However, as the session went on, the car started to come toward us. We didn’t run as fast as we had earlier in the session due to the fact that when you slide a big, heavy Indy car around this much at high speeds, it takes its toll on the life of the tires, but we were confident we had found a direction and were making progress. The loss of downforce for our team, on our cars, did affect our handling, and did mean that last year’s car was not going to be where we raced this year. The end of the session came far too soon for us as we had plenty more we wanted to try.
Back in the garage area, there was a big rush to get ready for qualifying. As I drew an early number, we had about 45 minutes to decide on any changes, and get them on the Cyclops Gear car before she was required in tech, and then in line to qualify. We made the group decision to not trim out, and instead to use the three laps as a clean air, quick read test â€“ to re-baseline the car on new tires after all of our changes. It wasn’t going to result in a big qualifying speed, but grid position was much less important to us than continuing the work on our racecar for the following evening.
Out on pit lane, we discovered that two other cars that were meant to be in front of us had not made it there in time, and as such would miss qualifying and start from the back. The extra three-lap run was too important to both cars in our team to miss, and the Dale Coyne Racing crew did a great job getting both Justin and I down there in time. My run was good and clean, and while we weren’t fast compared to those who trimmed out, we were faster than we had run in the morning on the exact same aero, and the handling was better. Given we were running race trim, we were actually fairly pleased.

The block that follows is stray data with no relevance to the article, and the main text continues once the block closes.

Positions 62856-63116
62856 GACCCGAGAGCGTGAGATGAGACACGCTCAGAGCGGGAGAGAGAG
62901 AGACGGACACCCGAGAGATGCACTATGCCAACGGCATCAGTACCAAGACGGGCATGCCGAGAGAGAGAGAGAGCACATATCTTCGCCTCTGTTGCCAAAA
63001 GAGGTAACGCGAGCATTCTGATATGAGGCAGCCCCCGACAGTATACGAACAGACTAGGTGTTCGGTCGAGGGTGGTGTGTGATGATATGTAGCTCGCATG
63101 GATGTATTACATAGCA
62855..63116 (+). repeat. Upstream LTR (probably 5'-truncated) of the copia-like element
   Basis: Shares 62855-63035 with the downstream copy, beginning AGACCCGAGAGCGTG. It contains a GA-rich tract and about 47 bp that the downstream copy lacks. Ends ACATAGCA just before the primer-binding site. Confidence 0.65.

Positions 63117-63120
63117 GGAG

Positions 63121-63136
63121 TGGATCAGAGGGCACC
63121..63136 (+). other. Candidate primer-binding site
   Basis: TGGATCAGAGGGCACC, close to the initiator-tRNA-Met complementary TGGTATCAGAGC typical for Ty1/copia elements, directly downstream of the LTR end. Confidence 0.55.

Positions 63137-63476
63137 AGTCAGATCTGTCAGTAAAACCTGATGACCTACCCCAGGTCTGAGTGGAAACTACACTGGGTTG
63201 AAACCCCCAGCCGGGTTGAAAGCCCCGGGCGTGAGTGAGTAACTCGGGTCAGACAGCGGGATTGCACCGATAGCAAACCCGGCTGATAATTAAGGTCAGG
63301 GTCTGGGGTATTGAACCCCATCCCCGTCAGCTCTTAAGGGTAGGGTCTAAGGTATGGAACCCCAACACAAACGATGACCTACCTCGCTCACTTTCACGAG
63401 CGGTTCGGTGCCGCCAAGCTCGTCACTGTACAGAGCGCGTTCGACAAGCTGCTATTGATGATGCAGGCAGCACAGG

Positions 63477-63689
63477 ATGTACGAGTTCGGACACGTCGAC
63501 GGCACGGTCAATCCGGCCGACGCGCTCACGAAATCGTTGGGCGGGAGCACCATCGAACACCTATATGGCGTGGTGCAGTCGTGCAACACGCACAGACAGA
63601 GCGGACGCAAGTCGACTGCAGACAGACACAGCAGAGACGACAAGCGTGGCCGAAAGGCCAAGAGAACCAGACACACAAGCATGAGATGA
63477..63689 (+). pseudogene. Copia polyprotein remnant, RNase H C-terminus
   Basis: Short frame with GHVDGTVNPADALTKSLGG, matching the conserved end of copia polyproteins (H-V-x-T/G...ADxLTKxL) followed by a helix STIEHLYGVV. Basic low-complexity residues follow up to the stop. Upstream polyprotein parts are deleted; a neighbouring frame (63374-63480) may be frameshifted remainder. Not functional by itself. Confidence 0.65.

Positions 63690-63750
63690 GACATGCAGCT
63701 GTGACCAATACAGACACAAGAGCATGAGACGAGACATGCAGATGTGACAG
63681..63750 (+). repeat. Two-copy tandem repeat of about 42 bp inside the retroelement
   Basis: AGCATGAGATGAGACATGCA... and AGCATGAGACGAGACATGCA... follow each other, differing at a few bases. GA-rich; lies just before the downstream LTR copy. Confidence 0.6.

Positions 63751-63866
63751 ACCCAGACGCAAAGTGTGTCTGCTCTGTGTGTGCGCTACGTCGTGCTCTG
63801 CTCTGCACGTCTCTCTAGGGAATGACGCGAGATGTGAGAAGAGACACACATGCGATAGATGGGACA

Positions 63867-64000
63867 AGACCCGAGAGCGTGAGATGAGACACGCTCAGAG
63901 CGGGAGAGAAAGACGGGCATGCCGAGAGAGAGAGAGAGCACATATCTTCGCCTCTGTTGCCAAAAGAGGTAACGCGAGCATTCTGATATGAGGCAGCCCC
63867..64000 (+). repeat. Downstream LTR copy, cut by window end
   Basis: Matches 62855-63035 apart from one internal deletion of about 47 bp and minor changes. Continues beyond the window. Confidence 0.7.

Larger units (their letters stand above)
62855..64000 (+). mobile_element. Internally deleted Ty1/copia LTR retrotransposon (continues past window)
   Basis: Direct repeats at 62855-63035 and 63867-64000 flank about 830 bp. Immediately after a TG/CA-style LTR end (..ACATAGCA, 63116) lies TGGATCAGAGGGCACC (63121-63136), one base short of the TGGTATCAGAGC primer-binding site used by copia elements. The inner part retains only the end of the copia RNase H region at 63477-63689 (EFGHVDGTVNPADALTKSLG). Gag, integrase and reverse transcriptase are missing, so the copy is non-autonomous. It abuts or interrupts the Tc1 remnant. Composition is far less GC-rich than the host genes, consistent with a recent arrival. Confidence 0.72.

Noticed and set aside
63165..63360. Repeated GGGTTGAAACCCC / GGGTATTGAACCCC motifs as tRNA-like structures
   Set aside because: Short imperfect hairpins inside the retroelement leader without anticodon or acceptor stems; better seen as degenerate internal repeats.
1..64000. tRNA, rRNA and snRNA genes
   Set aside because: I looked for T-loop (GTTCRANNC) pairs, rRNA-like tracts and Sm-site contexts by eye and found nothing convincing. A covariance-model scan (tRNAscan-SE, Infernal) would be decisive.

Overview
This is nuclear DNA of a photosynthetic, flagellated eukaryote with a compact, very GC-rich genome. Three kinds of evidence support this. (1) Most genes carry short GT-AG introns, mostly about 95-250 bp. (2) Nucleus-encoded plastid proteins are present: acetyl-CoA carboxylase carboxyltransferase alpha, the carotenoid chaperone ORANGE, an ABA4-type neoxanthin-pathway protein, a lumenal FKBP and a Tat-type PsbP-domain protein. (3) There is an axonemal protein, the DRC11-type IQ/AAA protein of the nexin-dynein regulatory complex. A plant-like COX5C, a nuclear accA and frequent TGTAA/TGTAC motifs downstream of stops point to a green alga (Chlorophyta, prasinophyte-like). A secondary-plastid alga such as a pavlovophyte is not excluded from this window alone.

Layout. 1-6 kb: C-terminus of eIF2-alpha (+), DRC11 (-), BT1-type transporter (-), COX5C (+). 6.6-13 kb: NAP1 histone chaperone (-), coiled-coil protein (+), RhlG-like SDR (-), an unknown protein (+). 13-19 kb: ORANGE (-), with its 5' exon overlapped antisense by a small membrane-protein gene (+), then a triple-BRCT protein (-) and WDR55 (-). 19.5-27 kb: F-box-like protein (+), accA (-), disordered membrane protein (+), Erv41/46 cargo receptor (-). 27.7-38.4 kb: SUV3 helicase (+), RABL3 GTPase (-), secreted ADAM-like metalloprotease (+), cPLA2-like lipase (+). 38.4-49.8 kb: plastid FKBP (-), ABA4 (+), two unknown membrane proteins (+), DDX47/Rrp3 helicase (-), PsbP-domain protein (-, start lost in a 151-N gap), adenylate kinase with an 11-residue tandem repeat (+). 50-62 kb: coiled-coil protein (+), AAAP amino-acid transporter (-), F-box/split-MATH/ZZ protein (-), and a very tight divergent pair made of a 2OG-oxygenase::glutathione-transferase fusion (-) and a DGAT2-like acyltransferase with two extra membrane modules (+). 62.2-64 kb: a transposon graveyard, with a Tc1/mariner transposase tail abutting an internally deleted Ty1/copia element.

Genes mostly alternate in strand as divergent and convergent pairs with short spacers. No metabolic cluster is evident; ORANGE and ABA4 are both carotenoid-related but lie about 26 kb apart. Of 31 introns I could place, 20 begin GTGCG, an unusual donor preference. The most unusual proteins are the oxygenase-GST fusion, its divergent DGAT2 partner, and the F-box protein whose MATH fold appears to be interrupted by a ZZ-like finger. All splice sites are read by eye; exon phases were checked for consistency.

The big thing for the evening session was going to be to try and get me comfortable in traffic before race day. We would only have a 30-minute session, but we wanted to run fat with fuel, do long runs so that I could learn how to look after the tires, and find me a few people to try and play with so I would have more of an idea of what to expect. We also wanted to continue our work on trying to make the car handle better over the transitions, and trying to make her better up in the top lane where I hadn’t yet been able to run.
My first long run showed our speed in race trim compared to everyone else, and the speed I set in that run stayed in the top 10 for the entire session, but in running that hard I learned a valuable lesson for race day about not abusing my tires early in a stint while the car was heavy with fuel. On my second set of used tires, I approached things a little differently and was able to rattle off a 30-lap stint of relatively consistent speeds with little drop-off. I started to work in traffic, and I tried the high line a couple of times but we just got too sideways up there with too little grip, so I was limited to trying to find air underneath people.
The good news was that few people could run as low as me in the middle of the corner lap after lap, and once they left my air for even a quarter of my front wing down there mid corner, it allowed me to get a good run off, draft up behind them, and make the pass stick on the inside at the other end of the track. I had a few big pushes up the track where the snap of oversteer on the transition made me hold my breath, but overall I was starting to get the idea of what I needed to do, and where I needed to be.